Re: Looking for Rodent Diet [Quite long reply]

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From:"J. A. Kiernan" <>
To:Histonet <>
Date:Sun, 30 May 1999 00:06:46 -0400 (EDT)
Content-Type:TEXT/PLAIN; charset=US-ASCII

On Fri, 28 May 1999, Bourassa, Patricia wrote:

> I'm trying to find a company (we were told it was in the UK) that 
> supplies rodent diets.   Can anyone help?


  Rodents can contribute significantly to our diet. Some previously
  unpublished (though poorly planned and controlled) older bbservations
  follow, with discussion. I'm afraid it's a bit long, but you can
  always skip to the end or just delete it all .
                                                  P. Bear.


  In the UK in the early 1960s, there were 5 of us in an intercalated
  BSc year, which was devoted almost completely to a research project.
  It was an extremely busy time, and we were all in the lab until at
  least 8 or 9 pm, nearly every day from May until April of the next
  year. We usually took a meal break about 6 pm and went to the
  University Refectory (a cafeteria), but there were a few occasions 
  when funds were low and the lab contained plenty of our recently 
  killed albino Wistar rats.


  Skinned, gutted and roasted in a laboratory oven,
  these rats provided a quantity of edible meat.

  Our observations made in the course of these culinary studies were:

   (a) Roasted lab rat is edible and wholesome. 
   (b) Like some other wholesome foods it is almost tasteless - the 
       heart is the only part with a meaty flavour. I can't
       remember if we tried the liver and/or kidneys. If we did
       they made no lasting impression with me.
   (c) Even a large rat does not contain nearly enough muscle to
       provide a decent helping for one person, and it goes cold
       while you're scraping it off the bones. It was usually
       necessary to buy supplementary liquid nutrients afterwards, 
       at the local pub. This was nevertheless slightly less expensive
       than the Refectory, if we observed due moderation.


   Most of the nutritional content of a rodent must be in parts that
   many humans disdain - the skin and the intestines (including
   their contents). Birds of prey eat the lot, without benefit of
   cooking, and convert it into feathers, beaks, muscles and guts,
   and also eggs. Our experiment was therefore flawed because we
   deliberately degraded the carcases by removing parts that
   happened to be unfashionable to kids in their late teens or
   early twenties, at that particular time, in Britain.
   In this less anthropocentric age, students are fully aware of the 
   bias that speciesism can inject into any investigation of the ways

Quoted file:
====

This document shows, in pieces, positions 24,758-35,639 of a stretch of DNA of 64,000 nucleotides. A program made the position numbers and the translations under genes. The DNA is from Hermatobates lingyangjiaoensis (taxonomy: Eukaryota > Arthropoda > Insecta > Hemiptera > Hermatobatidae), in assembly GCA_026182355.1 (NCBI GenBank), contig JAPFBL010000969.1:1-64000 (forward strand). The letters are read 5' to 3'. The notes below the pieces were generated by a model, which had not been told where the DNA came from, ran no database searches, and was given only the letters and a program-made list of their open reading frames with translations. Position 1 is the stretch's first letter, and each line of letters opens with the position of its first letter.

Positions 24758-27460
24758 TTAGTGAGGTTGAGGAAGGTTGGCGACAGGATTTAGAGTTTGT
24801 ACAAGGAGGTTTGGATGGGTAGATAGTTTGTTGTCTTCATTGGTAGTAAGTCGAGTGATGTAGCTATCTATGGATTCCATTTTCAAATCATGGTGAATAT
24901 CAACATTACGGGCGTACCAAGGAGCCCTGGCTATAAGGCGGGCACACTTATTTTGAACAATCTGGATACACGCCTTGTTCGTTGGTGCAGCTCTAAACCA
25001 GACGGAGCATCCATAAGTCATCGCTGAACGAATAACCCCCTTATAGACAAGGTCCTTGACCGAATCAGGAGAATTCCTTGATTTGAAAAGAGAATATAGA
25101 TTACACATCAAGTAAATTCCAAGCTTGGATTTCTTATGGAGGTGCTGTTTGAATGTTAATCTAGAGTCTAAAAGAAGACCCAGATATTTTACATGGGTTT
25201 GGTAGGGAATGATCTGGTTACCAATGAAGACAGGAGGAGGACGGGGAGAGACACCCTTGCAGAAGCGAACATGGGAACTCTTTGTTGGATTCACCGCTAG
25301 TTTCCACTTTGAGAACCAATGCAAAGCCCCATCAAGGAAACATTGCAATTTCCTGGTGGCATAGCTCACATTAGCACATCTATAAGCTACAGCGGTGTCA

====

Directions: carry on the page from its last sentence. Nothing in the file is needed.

in which animals are abused by other animals. Further research,
   conducted by younger scientists, should settle questions about the
   dietary value of rodents. Probably they will recommend that the
   smaller organisms (i.e. mice) be consumed whole: guts, hair, bones 
   and all. This fits in well with our long accepted human attitude to 
   very small fish such as whitebait (2 to 3 cm long), which are 
   delicious when fried in large numbers.

   It needs only a small extension of the Whitebait Principle to 
   determine that we can safely eat whole mice (humanely trapped,
   of course, and collected the next day), if we become much less
   fussy about the appearance, texture and flavour of our food.
   It would probably contravene some laboratory safety codes to eat 
   whole mice without cooking, especially ones used in experiments with 
   pathogenic bacteria. For a whole rat it would probably be easiest
   to make a soup in a blender. Again, cooking seems wise even if it
   removes some of the vitamins.

   Guinea pigs were a major component of the diet of the indigenous
   people of Darkest Peru: easy to keep in a low pen in the hut, 
   pleasing to play with, easy to catch, and with more fat and muscle
   than smaller rodents. The encyclopedia doesn't say if they were
   eaten whole or in part, cooked or raw. It is certainly possible
   to digest a guinea pig that has been swallowed intact; ask anyone
   who keeps a python for a pet.
  Hope this helps, though I realize that it doesn't provide you with
  the name & address of a supplier. Unfortunately I can't remember 
  who supplied the rodent diets that we tested more than 35 years ago, 
  but it surely should not be necessary to import from another country. 
  When you have found a source and made your own tests, please get in
  touch. Perhaps we could jointly submit a paper to some journal of
  nutritional science. By 2020 it might become a Citation Classic in
  Current Contents:  Bourassa & Bear (2000) The value of rodent diets
  for research workers: a 38-year anecdotal follow-up study with appended
  recipes. J. Exp. Nutr. Sci. Fi. 432(1), 234-567.

  The greatest value of the InterNet is the way it can bring together
  scientists who have never met one another, and enable collaboration
  in research with daily communication.

  P. Addington Bear

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